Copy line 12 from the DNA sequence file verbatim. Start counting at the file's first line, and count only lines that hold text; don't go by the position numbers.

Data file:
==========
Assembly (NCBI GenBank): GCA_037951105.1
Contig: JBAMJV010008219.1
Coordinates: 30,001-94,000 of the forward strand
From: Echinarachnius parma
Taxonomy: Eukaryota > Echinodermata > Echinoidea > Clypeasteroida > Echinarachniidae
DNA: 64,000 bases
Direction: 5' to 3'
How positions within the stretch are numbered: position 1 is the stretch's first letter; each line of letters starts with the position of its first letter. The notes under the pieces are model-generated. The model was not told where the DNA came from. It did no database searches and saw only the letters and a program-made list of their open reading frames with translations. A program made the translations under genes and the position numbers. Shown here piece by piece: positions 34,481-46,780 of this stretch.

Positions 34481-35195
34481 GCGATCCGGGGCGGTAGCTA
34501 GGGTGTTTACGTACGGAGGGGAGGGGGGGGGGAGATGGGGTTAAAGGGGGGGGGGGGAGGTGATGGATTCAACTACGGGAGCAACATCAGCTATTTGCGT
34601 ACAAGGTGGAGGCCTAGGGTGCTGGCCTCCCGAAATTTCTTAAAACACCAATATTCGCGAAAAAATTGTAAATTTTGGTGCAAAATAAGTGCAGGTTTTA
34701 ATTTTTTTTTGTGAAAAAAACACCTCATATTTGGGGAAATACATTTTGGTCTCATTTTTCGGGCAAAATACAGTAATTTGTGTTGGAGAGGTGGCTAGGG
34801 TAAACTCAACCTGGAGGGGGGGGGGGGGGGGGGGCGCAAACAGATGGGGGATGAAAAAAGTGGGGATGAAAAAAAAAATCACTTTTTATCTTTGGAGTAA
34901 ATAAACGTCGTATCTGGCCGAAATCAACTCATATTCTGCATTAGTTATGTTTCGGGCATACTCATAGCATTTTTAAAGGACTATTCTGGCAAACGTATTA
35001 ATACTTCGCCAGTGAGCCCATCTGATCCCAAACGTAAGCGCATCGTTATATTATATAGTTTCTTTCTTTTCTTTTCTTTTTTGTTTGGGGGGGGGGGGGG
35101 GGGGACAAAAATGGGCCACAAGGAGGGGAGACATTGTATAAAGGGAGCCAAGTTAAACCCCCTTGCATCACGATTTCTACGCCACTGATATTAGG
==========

34601 ACAAGGTGGAGGCCTAGGGTGCTGGCCTCCCGAAATTTCTTAAAACACCAATATTCGCGAAAAAATTGTAAATTTTGGTGCAAAATAAGTGCAGGTTTTA